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Shrinking humanitarian space in Turkey: The government of Turkey’s agency in shaping the operations of humanitarian NGOs in Turkey

Boztaş, Özge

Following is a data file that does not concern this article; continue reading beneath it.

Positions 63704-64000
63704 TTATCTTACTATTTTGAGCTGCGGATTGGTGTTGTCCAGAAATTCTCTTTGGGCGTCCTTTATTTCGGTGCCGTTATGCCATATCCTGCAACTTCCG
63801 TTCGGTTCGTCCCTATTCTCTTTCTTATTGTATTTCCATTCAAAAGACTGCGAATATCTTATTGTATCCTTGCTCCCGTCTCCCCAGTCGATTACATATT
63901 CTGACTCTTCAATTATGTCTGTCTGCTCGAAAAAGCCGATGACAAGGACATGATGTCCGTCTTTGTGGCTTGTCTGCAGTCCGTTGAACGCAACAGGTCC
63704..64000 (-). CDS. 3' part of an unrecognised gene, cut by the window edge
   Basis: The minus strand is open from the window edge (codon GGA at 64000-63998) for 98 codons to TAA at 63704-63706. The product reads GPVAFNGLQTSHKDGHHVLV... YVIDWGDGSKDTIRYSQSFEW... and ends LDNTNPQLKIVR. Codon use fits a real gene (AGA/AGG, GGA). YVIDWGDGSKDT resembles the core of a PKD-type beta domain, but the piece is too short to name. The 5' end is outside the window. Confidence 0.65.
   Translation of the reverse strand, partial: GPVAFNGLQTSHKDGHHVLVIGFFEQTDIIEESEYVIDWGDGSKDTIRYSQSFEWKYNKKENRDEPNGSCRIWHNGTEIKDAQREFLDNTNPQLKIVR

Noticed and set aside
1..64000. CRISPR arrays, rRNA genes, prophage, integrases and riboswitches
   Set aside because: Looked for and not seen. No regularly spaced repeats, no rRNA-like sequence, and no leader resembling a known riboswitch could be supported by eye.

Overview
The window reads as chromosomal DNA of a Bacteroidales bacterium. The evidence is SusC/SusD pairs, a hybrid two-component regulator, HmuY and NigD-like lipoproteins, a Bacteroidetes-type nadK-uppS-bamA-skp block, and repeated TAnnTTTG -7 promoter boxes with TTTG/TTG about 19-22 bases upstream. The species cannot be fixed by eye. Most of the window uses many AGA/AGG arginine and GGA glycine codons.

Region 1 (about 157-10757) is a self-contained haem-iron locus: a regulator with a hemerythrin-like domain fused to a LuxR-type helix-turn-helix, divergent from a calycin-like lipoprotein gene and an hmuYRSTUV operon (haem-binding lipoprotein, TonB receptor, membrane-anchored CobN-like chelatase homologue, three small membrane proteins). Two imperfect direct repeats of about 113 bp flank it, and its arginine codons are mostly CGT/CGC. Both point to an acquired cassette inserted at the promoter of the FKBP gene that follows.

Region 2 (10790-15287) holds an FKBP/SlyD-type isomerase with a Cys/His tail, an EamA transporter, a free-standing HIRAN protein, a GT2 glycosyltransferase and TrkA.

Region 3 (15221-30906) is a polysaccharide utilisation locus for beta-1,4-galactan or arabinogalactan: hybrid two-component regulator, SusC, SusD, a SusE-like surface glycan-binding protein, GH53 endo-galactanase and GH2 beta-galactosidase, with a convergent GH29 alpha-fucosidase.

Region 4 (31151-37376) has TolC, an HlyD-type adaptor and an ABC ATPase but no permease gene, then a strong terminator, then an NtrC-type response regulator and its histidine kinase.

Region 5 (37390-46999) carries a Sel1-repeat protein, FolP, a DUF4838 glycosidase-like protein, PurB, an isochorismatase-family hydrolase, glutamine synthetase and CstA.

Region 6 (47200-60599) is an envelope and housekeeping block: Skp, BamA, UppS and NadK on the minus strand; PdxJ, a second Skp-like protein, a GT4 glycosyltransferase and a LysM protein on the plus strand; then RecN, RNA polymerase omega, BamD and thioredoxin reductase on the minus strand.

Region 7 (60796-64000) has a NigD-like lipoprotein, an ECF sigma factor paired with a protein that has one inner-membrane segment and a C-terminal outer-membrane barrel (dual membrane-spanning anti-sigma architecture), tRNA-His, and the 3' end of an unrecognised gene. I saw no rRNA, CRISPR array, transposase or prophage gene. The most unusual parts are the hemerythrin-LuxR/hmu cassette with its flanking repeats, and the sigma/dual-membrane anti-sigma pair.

Applying the theoretical framework of NGO-government relations, this article shall look into the Government of Turkey (GoT)’s critical role in shaping humanitarian space in Southeast Turkey, which increasingly gained a reputation as the hinterland of cross-border response to Northern Syria and Syrian refugee response in Turkey. The year of 2015 proved a turning point for change in the Turkish government’s stance towards humanitarian activities, stemming from proliferating security concerns over the spill-overs of the Syrian Civil War. Meanwhile, Turkey’s political stance has evolved into playing a more active role through military involvement, which has also constituted the basis for widening controls and pressure over non-governmental organisations (NGOs) sending cross-border aid deliveries from Turkey to Syria. As the case study, I shall explore the government’s management of its Southeast border with Syria to restrict NGO operations while reinforcing the operational space of several favoured organisations. Overall, this article argues that GoT used its certain leverage guaranteed through institutional conditioning factors, and its agency on not adopting select border management practices introduced through EU externalisation, to regulate and hamper humanitarian aid flow over its Southeast border with Syria to be in consistence with its political stance towards the Syrian Civil War, which overall led to shrinking humanitarian space in the Turkey context.